Weyman puts together a comprehensive list of the best cash back cards every year. Here’s his list for 2016.

#4 Monitor your food costs

“What we spend on food often has the most room for cutting costs,” Drake says. “Make a grocery list and stick to it, which will help you avoid all the temptation throughout the store.”

He also advises planning meals ahead of time and having them ready to go with little preparation, which can circumvent the temptation to pick up something ready made on your way home.

This isn’t to say that you can’t eat out at all, though. Weyman says to “get creative” when eating out.

READ MORE: 6 tips to avoid drowning in debt (and save more money)

“I find you can get 90 per cent of the experience of eating at a restaurant and a considerably lower bill by making small changes to your ordering habits,” he says. “For starters, order tap water, it’s usually filtered and even if it isn’t, our water is pretty clean in Canada. And choose larger portion plates that can be split among people, or skip the mains and share some appetizers and desserts instead.”

#5 Buy quality, not quantity

You’ve probably heard this one from your grandmother, but the rule is still relevant today. Especially for personal items like clothing.

“I’ve had many times where I’ve tried to save a few bucks on a cheaper option only to have it fade or shrink,” Drake says. “It can cost more in the long run to replace things than investing in the better option up front.”

But planning ahead is also crucial in cases like this. Weyman says timing your shopping trips around seasonal sales can save you a lot on clothes. Try buying things towards the end of a season, like getting a winter coat in February.

In fact, experts say that certain days of the week are better than others for online shopping. The best day to buy men’s and women’s pants is Monday, and children’s clothes and shoes are a better deal on Wednesdays.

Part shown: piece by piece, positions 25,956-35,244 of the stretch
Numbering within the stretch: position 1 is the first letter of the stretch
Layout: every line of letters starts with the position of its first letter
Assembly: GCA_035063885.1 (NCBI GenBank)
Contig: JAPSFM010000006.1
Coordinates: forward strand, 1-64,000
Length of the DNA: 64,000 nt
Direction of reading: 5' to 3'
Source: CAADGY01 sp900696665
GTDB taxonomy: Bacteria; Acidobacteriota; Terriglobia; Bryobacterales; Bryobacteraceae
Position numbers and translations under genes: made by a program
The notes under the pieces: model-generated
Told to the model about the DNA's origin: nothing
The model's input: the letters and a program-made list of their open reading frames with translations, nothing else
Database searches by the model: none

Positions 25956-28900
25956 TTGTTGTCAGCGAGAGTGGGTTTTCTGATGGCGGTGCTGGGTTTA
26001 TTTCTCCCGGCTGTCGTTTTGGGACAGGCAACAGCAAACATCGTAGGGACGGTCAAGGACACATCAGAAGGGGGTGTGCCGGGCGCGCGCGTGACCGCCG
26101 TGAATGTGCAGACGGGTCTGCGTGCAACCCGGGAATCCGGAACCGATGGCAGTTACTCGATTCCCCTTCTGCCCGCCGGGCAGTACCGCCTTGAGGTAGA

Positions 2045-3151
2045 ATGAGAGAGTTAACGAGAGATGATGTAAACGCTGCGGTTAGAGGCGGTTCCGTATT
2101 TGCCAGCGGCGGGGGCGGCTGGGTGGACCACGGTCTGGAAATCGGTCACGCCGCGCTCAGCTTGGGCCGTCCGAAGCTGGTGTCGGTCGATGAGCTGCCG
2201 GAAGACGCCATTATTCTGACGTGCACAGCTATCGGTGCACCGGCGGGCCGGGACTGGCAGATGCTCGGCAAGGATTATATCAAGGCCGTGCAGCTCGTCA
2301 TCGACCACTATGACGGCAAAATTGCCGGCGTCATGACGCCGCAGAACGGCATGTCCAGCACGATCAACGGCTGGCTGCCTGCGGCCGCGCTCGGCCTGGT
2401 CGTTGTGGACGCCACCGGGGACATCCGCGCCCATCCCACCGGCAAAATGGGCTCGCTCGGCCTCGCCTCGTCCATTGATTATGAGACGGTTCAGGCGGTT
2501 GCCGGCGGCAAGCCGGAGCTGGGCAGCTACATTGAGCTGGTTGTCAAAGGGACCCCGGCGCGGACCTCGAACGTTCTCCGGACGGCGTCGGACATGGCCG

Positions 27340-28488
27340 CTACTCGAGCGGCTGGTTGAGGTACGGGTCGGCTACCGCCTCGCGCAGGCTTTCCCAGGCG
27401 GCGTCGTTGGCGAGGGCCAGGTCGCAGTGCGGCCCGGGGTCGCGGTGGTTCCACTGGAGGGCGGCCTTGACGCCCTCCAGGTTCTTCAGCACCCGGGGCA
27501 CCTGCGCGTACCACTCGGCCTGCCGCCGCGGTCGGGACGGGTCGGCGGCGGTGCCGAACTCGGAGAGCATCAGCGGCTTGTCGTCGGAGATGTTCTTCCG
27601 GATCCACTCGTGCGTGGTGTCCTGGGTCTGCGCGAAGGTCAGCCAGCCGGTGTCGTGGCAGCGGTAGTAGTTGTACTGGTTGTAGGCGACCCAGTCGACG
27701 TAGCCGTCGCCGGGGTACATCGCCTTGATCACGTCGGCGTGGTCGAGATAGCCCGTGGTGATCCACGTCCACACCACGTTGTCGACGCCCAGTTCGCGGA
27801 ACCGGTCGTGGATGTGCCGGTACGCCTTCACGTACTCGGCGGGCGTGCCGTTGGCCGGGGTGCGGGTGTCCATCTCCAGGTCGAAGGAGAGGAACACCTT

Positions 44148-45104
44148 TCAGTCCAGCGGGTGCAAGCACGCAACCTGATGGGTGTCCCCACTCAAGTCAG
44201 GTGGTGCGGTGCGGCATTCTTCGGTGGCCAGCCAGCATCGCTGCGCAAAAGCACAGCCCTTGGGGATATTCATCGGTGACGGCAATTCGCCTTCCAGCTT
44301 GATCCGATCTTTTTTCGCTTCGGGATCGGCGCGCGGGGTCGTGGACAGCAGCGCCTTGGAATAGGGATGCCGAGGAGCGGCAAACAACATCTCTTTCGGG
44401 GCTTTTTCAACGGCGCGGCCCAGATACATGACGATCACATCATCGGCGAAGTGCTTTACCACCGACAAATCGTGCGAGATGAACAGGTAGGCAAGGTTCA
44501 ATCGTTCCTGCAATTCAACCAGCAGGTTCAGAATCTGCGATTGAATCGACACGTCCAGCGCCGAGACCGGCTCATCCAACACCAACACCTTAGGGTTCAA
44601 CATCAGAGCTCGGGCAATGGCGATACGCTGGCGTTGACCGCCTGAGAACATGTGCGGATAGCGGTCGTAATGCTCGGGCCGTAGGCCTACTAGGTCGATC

#6 Shop around

It’s easy to pay fees and expenses without questioning why or even realizing there are other options. Drake says it’s worth it to switch to a no-fee bank like Tangerine or PC Financial, and look for cheaper insurance rates and utilities providers. In particular, review monthly bills like cable and internet, and see where you can make cuts.

“Can  you do without the fastest speeds and over 100 channels?” Drake asks.

READ MORE: Thermostat wars: Heating expert can’t save your marriage but he can save you money

#7 Put these savings to good use

“Do a rate comparison of high interest savings accounts,” Weyman says. “A lot of virtual banks will offer interest rates as high as 2 per cent.”

He advises setting up an automatic transfer every pay period so that you don’t have to remember to do it yourself.

If you’re paying down debt, Drake says this is a perfect opportunity to up your monthly payments and get rid of that debt faster.

© 2017 Global News, a division of Corus Entertainment Inc.

Report an error

Comments

Want to discuss? Please read our Commenting Policy first.